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A banner news day for Michelle Obama

June 19, 2008|JAMES RAINEY

To Michelle Obama, the sniping in recent weeks must have seemed endless. She was an embittered "Mrs. Grievance" (National Review), a woman who didn't like her country (numerous blogs) and a suspicious character who exchanged a "terrorist fist jab" (Fox News anchor E.D. Hill) with her husband.

Another volley of media coverage arrived Wednesday, but from an entirely different direction.

A glowing cover spread in US Weekly wrapped the would-be first lady in the warm embrace of friends and family. An hourlong appearance with the ladies of ABC's "The View" confirmed that Obama isn't just a great wife and mother but, yes, a darned good girlfriend.

And on the front page of the New York Times, a profile managed something rarer, a nuanced portrait in which Obama emerged not as a seething closet radical but someone who may be almost as threatening -- a strong and complex woman who doesn't fit into a simple category.

The lesson to an audience bombarded by information is this: Consume it all, if you can, or must. But consider the source. And remember that the simplest conclusions are usually the most flawed.

"The View" was the most anticipated of Michelle Obama's media triple-header -- as ABC had been promoting her appearance as "co-host" for weeks. The daytime chat fest has proven itself a venue where women can voice their opinions without being deemed shrill, an all-for-one imperative that carried the day Wednesday.

When Obama arrived on stage, she promptly greeted all five "View" hostesses with her now-signature knuckle bump (first delivered on stage to her husband, Barack Obama, the night he won enough delegates to capture the Democratic Party presidential nomination.)

Among those extending a warm fist was Elisabeth Hasselbeck, a political conservative whose presence seemed to hold at least the potential for some on-air fireworks. Hasselbeck quickly defused any such notions by deeming it "unfortunate" that some hoped she would fight with Obama.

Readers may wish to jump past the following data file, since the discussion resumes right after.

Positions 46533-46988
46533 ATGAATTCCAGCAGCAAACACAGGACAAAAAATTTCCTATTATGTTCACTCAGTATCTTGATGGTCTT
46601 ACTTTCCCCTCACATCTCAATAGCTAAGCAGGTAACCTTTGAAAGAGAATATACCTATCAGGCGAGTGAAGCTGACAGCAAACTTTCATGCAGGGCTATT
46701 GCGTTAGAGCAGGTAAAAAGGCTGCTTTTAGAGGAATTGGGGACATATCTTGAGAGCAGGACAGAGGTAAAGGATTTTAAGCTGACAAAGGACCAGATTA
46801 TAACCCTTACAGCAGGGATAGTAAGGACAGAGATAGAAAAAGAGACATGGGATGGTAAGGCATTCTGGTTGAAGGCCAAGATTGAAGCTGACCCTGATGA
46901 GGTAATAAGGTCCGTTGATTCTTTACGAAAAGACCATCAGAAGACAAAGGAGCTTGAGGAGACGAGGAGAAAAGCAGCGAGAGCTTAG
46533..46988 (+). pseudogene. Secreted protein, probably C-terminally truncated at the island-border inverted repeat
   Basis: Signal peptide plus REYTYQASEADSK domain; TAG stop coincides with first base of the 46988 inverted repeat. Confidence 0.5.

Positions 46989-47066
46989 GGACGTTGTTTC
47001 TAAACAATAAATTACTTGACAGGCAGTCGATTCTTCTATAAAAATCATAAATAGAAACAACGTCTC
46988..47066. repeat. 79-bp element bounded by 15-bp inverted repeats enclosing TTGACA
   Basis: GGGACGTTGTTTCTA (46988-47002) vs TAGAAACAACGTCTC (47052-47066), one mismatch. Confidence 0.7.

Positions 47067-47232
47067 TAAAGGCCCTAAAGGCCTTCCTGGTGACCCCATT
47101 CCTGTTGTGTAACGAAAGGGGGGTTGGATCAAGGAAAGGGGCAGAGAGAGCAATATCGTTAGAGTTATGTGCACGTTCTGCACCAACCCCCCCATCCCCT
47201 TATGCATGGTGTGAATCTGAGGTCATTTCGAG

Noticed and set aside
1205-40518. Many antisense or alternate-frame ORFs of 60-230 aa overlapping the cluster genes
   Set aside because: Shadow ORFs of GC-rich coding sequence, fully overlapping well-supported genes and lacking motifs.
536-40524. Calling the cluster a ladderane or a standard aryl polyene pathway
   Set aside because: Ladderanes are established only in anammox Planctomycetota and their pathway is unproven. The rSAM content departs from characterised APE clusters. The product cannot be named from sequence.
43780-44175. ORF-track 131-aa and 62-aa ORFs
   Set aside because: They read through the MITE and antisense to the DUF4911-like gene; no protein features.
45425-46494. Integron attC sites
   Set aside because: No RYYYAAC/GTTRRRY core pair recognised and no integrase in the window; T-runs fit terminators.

When it came time to address her much-parsed statement that burgeoning support for her husband made her feel -- "For the first time in my adult lifetime, I am really proud of my country" -- Obama received only nods and understanding from the television hostesses.

Obama said that "without a doubt" she is proud of America and that her own success story, as a "girl from the south side of Chicago" who went to Princeton and made good, could have only happened in this country.

"What I was talking about was having a pride in the political process," Obama said. "I mean people are just engaged in this election in a way we haven't seen in a long time. And I think everybody has agreed with that."

That bit of politics quickly cast aside, the conversation veered to safer ground. Yes, Obama agreed with the group, it's more comfortable to go without panty hose. And, yes, it's fun to dress up and "look pretty." No, her husband still doesn't help take out the trash, she acknowledged with a wry smile that many wives might recognize.

If anything, Obama got even friendlier treatment from US Weekly, which had dipped a toe in politics before (including with Hillary Rodham Clinton's account of her worst fashion disasters) but rarely devoted its cover to a world so remote from entertainment.

US Weekly Editor Janice Min said that the "smear campaigns" against Obama raised her profile as a "modern-day political celebrity" and warranted the extra splash.

On the cover, a radiant Obama and her husband beam from atop a promise that the magazine will reveal "the untold romance between a down-to-earth mom and the man who calls her 'my rock.' "

The inside pages are given over to a photo-album-style layout and testimonials that depict Obama as loved and loving.

She is a devoted mother who shops at Target for toilet paper, buys clothes for her two girls at the Gap and Limited Too and enjoys planning their trip to the water park. She and her husband can still be dreamy about each other. And although she's disciplined, she's not so uptight she would turn down that second martini.

Perhaps it should be no surprise, but the people with the most experience writing about political figures offered the most nuanced portrait in Wednesday's Michelle Obama-fest.

The New York Times profile devoted considerably more attention than the others to Obama's career, to her complex feelings about race and to her sometimes blunt style.

The story offered the outlines of a flesh-and-blood being, one whose only slowly pulling herself through the media crossfire. She's no '60s radical, a la Angela Davis, but she's not the "Cosby Show's" Claire Huxtable either.

With time and a lot more reporting, we might learn just who Michelle Obama is.

--

james.rainey@latimes.com

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